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Revolutions: The History and Implications

A great revolutionary once said, “The revolution is not an apple that falls when it is ripe. You have to make it fall.” The revolutionary in this quote, Che Guevara, epitomizes the notion that revolutions are not a random occurrence but rather a continuous push for a fundamental change. In the framework of revolutions that have occurred in the world, most notably those that have occurred in Britain, America, France, and Haiti; one realizes that the elements of competition and mass mobilization are intrinsic to understanding the successes of each revolutionary movement. Yet, the catalysts and societal implications for each of these revolutions provides different venues of implementation that separates it from others.
It is said that revolutions are the manifestations of an anarchic mentality that is fostered through widespread oppression on a variety of scales. This anarchic mentality is most evident in the infamous French Revolution of 1789. During the late 16th century, a schism began to grow between the aristocracy and the commoners in France. The common people of France wanted a government that better represented them than the monarchy, which was the ruling power. During this time, France had instituted a practice of dividing sections of their societies into what they called “three estates”. The “three estates” set specific boundaries on what people’s statuses were in the French Society, and established the competitive nature of class in France. Because of the competitive class structure in France, poor French citizens such as peasants and farmers decided that they wanted to do something about their status, so they took matters into their own hands; they initiated what how has come to be known as the French Revolution. By 1792...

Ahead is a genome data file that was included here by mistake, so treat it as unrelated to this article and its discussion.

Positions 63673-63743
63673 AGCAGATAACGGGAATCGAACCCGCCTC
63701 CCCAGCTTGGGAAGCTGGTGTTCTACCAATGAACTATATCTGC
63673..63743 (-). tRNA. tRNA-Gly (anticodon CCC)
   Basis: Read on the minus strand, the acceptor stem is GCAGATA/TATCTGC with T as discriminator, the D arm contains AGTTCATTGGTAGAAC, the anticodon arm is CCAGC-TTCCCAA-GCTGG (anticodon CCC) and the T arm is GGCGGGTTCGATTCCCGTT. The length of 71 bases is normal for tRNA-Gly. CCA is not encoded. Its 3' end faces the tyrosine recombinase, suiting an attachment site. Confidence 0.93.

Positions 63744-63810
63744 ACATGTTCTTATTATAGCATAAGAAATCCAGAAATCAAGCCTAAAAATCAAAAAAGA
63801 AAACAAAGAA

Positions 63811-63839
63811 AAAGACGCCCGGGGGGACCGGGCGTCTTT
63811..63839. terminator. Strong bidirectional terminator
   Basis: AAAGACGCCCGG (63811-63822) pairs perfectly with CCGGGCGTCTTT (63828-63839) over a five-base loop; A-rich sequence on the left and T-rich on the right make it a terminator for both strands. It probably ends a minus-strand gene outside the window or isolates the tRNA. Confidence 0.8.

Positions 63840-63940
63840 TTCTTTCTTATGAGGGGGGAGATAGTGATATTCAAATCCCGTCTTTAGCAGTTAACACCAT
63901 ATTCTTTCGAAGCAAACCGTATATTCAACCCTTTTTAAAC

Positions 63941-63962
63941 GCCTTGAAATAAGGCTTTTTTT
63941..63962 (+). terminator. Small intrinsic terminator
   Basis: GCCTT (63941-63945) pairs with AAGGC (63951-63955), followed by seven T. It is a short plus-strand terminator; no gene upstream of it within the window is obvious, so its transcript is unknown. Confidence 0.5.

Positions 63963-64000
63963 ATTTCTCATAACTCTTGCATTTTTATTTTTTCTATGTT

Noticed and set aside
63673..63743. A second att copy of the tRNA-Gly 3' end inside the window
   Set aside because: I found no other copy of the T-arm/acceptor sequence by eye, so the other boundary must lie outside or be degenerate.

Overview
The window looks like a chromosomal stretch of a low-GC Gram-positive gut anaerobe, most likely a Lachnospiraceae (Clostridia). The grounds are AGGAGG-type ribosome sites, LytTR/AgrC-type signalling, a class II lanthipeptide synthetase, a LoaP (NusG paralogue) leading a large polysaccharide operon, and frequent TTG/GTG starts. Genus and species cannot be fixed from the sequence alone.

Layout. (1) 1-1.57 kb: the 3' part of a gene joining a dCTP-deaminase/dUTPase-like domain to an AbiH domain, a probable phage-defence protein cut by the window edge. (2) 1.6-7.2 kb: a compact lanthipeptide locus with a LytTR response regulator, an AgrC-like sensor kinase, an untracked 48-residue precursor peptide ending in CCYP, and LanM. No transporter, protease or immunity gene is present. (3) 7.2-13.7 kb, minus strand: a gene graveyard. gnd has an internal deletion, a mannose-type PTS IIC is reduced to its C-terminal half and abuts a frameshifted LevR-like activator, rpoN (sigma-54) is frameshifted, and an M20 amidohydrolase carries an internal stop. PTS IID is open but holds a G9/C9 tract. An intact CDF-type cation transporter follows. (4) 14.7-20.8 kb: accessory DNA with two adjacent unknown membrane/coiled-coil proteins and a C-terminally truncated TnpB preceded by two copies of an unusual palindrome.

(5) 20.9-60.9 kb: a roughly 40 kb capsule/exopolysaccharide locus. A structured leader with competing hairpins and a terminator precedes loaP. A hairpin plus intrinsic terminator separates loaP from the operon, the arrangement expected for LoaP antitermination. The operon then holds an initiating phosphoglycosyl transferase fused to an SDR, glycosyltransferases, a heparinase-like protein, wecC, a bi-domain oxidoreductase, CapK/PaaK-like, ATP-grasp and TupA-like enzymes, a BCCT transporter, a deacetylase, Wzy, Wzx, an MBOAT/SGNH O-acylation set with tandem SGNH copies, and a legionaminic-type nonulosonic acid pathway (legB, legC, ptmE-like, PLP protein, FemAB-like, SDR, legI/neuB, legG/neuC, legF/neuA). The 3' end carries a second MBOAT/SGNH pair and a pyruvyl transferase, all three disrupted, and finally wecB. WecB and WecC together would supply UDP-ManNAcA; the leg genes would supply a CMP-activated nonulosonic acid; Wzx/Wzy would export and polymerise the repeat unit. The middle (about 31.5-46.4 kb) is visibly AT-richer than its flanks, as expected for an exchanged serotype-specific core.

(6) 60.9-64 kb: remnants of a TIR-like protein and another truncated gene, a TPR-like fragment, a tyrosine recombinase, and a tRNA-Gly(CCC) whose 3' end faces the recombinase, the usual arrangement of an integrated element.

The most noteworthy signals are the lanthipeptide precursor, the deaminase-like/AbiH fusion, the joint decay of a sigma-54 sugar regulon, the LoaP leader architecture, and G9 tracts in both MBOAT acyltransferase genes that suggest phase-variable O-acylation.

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...d nothing more than to be represented equally got an entire country in which they were not only afforded representation, but also the ability to create an entirely new “parliament”. Each of these events provided the world a glimpse of what humans are actually capable of given that there are the intrinsic elements of completion, which forces humans to become a better version of themselves, and of mass mobilization, which forces humans to effectively communicate with each on an entirely different level that had never been seen before in the history of the planet.

Bibliography
Desan, Suzanne. 2013. The French Revolution in Global Prospective.
Fremont-Barnes, Gregory. 2007. Encyclopedia of the Age of Poltical Revolutions and New Ideologies.
Hibbert, Chistopher. 1980. The French Revolution. London: Penguin.
Hunt, Center and. 1903. Liberty, Equality and Brotherhood.
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